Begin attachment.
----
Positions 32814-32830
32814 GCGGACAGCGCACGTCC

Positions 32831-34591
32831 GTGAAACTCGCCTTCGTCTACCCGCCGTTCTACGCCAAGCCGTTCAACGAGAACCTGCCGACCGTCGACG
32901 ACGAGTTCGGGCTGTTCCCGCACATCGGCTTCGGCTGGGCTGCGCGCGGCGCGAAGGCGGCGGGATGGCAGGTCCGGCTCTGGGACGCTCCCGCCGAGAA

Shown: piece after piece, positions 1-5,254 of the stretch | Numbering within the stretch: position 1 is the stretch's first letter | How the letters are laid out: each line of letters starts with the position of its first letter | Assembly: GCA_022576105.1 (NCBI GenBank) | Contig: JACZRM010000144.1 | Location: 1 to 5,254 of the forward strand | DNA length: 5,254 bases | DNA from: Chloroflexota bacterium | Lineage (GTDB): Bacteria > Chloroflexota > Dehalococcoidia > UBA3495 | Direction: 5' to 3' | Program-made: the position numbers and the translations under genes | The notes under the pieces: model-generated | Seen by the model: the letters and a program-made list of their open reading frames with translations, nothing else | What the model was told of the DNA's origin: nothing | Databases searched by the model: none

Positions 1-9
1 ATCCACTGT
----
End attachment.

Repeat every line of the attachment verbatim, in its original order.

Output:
Positions 32814-32830
32814 GCGGACAGCGCACGTCC

Positions 32831-34591
32831 GTGAAACTCGCCTTCGTCTACCCGCCGTTCTACGCCAAGCCGTTCAACGAGAACCTGCCGACCGTCGACG
32901 ACGAGTTCGGGCTGTTCCCGCACATCGGCTTCGGCTGGGCTGCGCGCGGCGCGAAGGCGGCGGGATGGCAGGTCCGGCTCTGGGACGCTCCCGCCGAGAA

Shown: piece after piece, positions 1-5,254 of the stretch | Numbering within the stretch: position 1 is the stretch's first letter | How the letters are laid out: each line of letters starts with the position of its first letter | Assembly: GCA_022576105.1 (NCBI GenBank) | Contig: JACZRM010000144.1 | Location: 1 to 5,254 of the forward strand | DNA length: 5,254 bases | DNA from: Chloroflexota bacterium | Lineage (GTDB): Bacteria > Chloroflexota > Dehalococcoidia > UBA3495 | Direction: 5' to 3' | Program-made: the position numbers and the translations under genes | The notes under the pieces: model-generated | Seen by the model: the letters and a program-made list of their open reading frames with translations, nothing else | What the model was told of the DNA's origin: nothing | Databases searched by the model: none

Positions 1-9
1 ATCCACTGT